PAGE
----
Lt. Col. Joseph “Jay” Morse, the Army prosecutor in charge of nearly two dozen prosecutors specializing in sexual assault and other sensitive cases, was recently suspended for allegedly assaulting a lawyer working with him two years ago.
News of Morse’s suspension broke in Stars and Stripes on Thursday morning. In addition to being in charge of the Army’s special victims prosecutors, Morse was — until his recently — responsible for Army prosecutorial training and assistance worldwide. According to Stars and Stripes, the alleged incident occurred two years ago between a female Army lawyer and Morse, who “attempted to kiss and grope her against her will.” Making matters all the worse, the assault allegedly occurred during a sexual-assault legal conference.
“We can confirm that this matter is currently under investigation and that the individual in question has been suspended from duties pending the outcome of the investigation,” an Army official told Stars and Stripes. “Given that this is still an open case, we are precluded from providing any additional information at this point.” Morse was also the lead prosecutor in the case against a soldier who massacred 16 Afghan civilians and was sentenced to life without parole.
This is at least the third incident in the last year in which a military official charged with preventing or handling sexual assault cases has been accused of assault themselves. Last May, Lt. Col. Jeff Krusinski, the head of the Air Force’s branch of the Sexual Assault Prevention and Response Program, was accused of sexual battery outside an Arlington, Va. strip club. Only weeks later, the Army launched an investigation into a soldier assigned as his battalion’s Sexual Harassment/Assault Response and Prevention (SHARP) program coordinator for allegedly assault his peers and forcing a subordinate into prostitution. And last year, the Department of Defense estimated that 26,000 instances of sexual assault had occurred over the course of 2012, a number that Center for American Progress analysts believe may in fact be even higher.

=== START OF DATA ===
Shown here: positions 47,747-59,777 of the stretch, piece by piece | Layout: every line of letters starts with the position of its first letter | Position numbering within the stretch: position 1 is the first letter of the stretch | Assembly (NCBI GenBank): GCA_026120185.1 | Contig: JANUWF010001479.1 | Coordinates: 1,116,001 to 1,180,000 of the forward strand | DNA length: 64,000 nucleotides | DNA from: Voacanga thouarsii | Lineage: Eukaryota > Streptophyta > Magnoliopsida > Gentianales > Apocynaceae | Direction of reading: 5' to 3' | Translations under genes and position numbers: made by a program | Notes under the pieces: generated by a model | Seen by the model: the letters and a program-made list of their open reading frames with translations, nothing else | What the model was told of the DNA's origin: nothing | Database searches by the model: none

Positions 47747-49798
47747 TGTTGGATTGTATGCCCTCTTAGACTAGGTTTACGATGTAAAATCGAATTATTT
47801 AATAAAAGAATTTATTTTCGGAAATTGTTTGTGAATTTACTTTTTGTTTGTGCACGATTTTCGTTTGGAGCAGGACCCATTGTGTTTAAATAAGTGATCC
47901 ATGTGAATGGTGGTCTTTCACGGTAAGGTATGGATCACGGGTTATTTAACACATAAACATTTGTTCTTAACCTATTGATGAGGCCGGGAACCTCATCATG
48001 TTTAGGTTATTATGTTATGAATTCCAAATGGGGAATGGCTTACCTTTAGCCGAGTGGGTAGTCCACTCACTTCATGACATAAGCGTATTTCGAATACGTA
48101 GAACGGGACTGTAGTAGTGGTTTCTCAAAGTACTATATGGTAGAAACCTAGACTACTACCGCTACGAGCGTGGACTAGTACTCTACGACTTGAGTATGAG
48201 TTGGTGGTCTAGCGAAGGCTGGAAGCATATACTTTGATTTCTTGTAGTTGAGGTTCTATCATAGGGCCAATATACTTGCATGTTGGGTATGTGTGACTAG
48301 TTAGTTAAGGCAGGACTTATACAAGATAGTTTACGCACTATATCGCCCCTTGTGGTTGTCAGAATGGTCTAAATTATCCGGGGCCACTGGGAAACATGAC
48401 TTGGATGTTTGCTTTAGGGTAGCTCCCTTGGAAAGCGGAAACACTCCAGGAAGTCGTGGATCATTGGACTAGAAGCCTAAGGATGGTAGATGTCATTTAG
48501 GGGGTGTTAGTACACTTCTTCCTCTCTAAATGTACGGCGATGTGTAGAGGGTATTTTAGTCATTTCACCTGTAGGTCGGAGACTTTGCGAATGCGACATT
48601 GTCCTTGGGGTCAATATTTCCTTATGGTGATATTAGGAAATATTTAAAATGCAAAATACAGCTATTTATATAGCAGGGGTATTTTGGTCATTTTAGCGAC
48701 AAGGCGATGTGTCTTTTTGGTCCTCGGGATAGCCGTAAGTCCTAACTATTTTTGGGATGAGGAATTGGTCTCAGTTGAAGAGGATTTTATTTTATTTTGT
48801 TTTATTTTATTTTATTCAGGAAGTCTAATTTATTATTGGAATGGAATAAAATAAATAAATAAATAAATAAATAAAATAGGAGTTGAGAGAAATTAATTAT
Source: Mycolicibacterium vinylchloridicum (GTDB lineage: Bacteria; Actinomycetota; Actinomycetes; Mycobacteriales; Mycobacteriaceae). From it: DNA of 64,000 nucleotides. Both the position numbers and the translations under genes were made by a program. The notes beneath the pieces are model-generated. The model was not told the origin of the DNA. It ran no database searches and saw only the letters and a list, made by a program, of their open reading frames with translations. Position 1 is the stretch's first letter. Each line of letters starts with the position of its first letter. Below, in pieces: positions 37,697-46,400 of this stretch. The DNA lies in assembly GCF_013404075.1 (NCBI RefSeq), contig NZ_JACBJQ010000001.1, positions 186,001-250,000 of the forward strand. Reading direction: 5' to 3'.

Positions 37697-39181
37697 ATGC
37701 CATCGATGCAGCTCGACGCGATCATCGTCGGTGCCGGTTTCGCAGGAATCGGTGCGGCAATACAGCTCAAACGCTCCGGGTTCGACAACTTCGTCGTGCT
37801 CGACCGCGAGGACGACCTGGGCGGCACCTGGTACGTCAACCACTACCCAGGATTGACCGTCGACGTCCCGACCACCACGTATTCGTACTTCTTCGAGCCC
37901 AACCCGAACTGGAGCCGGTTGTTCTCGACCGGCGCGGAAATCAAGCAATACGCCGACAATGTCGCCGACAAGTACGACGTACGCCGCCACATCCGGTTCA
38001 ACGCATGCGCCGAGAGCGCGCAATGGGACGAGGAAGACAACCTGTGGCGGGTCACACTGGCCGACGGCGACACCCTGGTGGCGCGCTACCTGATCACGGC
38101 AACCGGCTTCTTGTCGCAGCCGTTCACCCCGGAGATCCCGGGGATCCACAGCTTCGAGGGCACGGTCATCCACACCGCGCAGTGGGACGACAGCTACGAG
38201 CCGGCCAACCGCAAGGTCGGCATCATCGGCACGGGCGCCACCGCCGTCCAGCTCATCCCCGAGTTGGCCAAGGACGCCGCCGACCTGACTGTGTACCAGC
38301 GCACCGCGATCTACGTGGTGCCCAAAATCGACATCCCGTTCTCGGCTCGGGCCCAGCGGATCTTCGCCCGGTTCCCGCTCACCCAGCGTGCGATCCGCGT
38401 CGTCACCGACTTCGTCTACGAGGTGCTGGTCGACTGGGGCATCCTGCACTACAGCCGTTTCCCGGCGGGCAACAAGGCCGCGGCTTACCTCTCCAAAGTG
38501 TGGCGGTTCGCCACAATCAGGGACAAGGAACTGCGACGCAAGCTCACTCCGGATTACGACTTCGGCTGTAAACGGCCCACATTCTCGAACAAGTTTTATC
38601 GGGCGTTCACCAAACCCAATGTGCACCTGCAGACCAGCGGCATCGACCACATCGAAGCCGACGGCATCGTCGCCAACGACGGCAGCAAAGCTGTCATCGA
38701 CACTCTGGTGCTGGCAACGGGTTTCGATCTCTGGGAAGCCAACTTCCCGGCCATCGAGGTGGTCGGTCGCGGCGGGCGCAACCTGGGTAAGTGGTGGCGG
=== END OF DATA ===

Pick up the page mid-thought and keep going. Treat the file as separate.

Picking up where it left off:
The news also came as the Senate finally prepared to vote on a bill from Sen. Kirsten Gillibrand (D-NY) to reform the process in which the military handles sexual assault cases. Her bill — the Military Justice Improvement Act — had at least 58 supporters among her colleagues from both sides of the aisle and was originally due for a vote last week. That scheduled ballot was thrown off due to Sen. Jerry Moran (R-KS) demanding a vote on an amendment imposing sanctions on Iran as well.
Despite its bipartisan support, the bill failed to get the required 60 votes needed for cloture, due to opposition from members like Sen. Claire McCaskill (D-MO) who insist that the MJIA’s removal of sexual assault cases from the military chain of command — turning the decision to go to court over to prosecutors — is unnecessary given the reforms contained in the previous years’ National Defense Authorization Act. McCaskill has her own measure, which unlike Gillibrand’s has the backing of Pentagon officials, that would build upon those reforms, having decisions not to proceed with investigations immediately forwarded to higher ranking officers. Neither Gillibrand nor McCaskill’s offices returned ThinkProgress’ requests for comment on the Morse case.